Last month, the Supreme Court agreed to take up the case Uzuegbunam v. Preczewski, in which a Georgia public college weaponized its speech zone policies to silence a black Christian student who dared to preach the gospel on campus. While the college has since dropped its absurd speech zone restrictions, the student is seeking damages so the college cannot claim it was in the right to silence him. In the course of defending the college, Attorney General Christopher M. Carr (R-Ga.) briefly argued that Uzuegbunam’s preaching of the gospel constituted “fighting words” and therefore was not protected by the First Amendment.
“Plaintiff’s open-air speaking arguably rose to the level of ‘fighting words,’” Carr wrote in a brief seeking to dismiss the case. “Fighting words,” i.e. an attempt to incite a crowd to violence, is one of the few categories of speech not entitled to any protection under the First Amendment. The First Amendment does not protect incitement to violence just as it does not protect yelling “fire!” in a crowded theater where there is no fire.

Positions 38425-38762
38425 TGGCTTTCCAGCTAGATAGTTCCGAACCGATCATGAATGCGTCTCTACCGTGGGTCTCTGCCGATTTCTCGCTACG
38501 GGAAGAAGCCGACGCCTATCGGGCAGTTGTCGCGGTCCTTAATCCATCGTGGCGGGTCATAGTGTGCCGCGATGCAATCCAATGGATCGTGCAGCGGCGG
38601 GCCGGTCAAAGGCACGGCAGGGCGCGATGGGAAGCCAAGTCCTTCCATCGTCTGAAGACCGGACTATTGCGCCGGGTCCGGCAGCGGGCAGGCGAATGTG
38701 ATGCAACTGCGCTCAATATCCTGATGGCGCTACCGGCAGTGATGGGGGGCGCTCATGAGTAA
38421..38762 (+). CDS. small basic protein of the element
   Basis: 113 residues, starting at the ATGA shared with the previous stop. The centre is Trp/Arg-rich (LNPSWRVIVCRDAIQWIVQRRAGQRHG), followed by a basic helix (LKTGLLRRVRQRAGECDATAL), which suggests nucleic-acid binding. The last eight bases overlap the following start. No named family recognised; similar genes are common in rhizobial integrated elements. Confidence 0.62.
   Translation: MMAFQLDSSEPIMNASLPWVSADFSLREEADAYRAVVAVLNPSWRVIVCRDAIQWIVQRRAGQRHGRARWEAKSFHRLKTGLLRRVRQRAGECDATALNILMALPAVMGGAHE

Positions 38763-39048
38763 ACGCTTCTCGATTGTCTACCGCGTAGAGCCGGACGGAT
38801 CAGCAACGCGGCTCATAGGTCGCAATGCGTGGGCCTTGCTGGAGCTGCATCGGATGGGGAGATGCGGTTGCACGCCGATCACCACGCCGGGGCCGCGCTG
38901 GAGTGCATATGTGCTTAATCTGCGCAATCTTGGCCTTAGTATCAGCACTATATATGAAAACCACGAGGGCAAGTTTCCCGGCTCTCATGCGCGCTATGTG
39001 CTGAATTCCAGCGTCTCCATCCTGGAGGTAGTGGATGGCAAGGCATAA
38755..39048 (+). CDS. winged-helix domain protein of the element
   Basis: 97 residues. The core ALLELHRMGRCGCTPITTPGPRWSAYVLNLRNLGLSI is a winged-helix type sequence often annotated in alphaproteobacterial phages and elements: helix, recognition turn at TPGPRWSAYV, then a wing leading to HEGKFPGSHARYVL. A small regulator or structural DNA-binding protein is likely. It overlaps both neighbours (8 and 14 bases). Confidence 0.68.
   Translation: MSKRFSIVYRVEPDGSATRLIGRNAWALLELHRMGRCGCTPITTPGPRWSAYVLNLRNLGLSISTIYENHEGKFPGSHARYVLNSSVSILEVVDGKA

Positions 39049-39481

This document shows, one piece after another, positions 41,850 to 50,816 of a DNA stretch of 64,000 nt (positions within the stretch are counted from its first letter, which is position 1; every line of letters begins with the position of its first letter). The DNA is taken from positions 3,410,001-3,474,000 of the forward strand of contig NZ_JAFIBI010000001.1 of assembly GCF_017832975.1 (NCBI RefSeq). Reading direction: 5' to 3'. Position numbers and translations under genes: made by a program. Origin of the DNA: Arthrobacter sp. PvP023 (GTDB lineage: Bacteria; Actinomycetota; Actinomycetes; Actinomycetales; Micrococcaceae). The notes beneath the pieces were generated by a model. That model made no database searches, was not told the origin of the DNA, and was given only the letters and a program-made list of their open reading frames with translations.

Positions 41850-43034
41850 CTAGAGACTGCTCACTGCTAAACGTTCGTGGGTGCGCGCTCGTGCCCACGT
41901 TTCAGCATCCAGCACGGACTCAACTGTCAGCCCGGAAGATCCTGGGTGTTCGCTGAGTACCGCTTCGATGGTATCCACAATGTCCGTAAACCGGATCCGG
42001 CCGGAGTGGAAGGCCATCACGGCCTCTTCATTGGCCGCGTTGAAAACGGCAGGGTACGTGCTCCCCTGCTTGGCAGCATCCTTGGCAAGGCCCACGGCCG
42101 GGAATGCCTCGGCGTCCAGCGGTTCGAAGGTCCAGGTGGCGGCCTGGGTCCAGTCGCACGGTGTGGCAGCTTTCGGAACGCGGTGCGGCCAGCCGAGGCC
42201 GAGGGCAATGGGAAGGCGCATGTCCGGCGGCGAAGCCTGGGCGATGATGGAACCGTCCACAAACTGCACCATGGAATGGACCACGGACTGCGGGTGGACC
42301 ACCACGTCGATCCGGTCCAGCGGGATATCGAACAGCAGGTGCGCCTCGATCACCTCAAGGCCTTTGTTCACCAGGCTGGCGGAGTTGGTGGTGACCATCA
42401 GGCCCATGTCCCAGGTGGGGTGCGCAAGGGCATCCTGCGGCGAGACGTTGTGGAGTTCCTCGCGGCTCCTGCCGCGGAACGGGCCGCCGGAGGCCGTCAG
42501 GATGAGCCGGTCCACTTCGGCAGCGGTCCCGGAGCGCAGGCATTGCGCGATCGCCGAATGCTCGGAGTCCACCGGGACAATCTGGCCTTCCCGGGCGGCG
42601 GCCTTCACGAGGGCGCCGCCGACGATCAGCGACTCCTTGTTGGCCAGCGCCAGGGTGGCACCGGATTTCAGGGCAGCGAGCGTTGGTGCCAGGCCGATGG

“Plaintiff used contentious religious language that, when directed to a crowd, has a tendency to incite hostility,” Carr argued, suggesting that Uzuegbunam’s efforts at evangelism should be considered incitement to violence and therefore excluded from protection under the First Amendment.
To his credit, Carr later disavowed this argument. After Al Mohler, president of Southern Baptist Theological Seminary, quoted this argument on The Briefing Wednesday, Carr reached out, explaining that he had removed the argument that the gospel is “fighting words.” He became attorney general in 2016 as his office was litigating the case, and it appears that his staff wrote the brief before he was able to reverse the argument.
“He stated to me that he emphatically does not identify the gospel of Jesus Christ with the language of fighting words when it comes to constitutionality,” Mohler reported on Thursday.
Even so, the fact that lawyers working for the State of Georgia would consider making this argument is terrifying. “The point here is the abhorrence of considering the gospel of Jesus Christ as fighting words,” Mohler noted. “That does tell us again a great deal of where we stand in America, at least with some.”